Clap When You Land
By: Elizabeth Acevedo
I love the idea of books in verse and they are fun fast reads but when I’m done with them (especially the Acevedo ones) I’m usually left with the feeling of wanting more. And Clap When You Land is no different.
Camino lives in the Dominican Republic where she helps her Aunt with the sick and excitedly waits for the arrival of her father for his annual summer visit. She knows nothing about his life in the states except she yearns to go to medical school there and live near him.
Yahaira has been having issues with her father and when he leaves for his annual summer in the Dominican Republic (a place she has never been and where she can never get in touch with him) she has nothing to say to him.
When his plane goes down with no survivors both girls are about to learn daddy’s not so little secret.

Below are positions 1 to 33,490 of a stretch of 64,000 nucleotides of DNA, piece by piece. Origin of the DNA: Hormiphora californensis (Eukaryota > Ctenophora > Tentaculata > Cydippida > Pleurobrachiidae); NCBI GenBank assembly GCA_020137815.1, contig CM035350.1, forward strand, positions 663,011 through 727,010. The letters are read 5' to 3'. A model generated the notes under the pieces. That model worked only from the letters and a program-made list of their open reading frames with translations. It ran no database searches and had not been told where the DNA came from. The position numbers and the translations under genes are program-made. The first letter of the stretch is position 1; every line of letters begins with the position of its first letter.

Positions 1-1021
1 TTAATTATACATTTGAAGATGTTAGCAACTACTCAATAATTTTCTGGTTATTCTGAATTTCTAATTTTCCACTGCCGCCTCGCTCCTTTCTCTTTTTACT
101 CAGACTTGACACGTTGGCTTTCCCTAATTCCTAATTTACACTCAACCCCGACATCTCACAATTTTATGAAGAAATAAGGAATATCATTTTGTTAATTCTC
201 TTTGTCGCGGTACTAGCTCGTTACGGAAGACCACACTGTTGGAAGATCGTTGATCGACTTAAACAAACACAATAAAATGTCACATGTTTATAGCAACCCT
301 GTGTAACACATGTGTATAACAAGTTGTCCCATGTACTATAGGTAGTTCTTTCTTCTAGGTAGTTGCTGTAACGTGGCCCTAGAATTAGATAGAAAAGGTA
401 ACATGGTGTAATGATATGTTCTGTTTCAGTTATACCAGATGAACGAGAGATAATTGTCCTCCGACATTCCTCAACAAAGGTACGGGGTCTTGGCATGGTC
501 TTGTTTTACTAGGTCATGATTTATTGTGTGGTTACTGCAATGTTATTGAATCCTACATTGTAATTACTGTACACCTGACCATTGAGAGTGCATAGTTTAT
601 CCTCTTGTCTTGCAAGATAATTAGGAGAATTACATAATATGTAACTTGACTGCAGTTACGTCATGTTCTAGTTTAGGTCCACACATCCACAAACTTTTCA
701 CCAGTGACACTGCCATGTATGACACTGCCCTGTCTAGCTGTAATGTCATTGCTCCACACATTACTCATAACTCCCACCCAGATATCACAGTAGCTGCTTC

Clap When You Land was a good story. I liked both characters and I liked that while the girls had to deal with the complexity of their father’s life and the conspiring adults around them it really did meld more into a story about them and their relationship and future which is how it should be.
The Dominican Republic parts are best drawn and you can feel Camino’s fear as the father she didn’t know who was still paying off the local pimp to stay away from her is gone and she’s open season now. She makes some strong choices here and I though good for you girl. You get what you need.
I also really felt for Yahaira when she tells the story about how she was assaulted on a train and when she desperately needed her father he was in DR and wouldn’t even take her call. It was really a smart showing into how while he probably loved both girls very much he wasn’t really there for either of them.
But like I said a couple of times throughout the book and definitely at the end I couldn’t help but think- this should have just been a regularly written book. I know it’s a strange criticism to say oh, the book was good I just wanted more of it, or to be more precise more story but that’s how it goes.
Or maybe the books in verse concept is still so rare that I’m not really adjusted to it? Either way Clap When You Land is worth a read.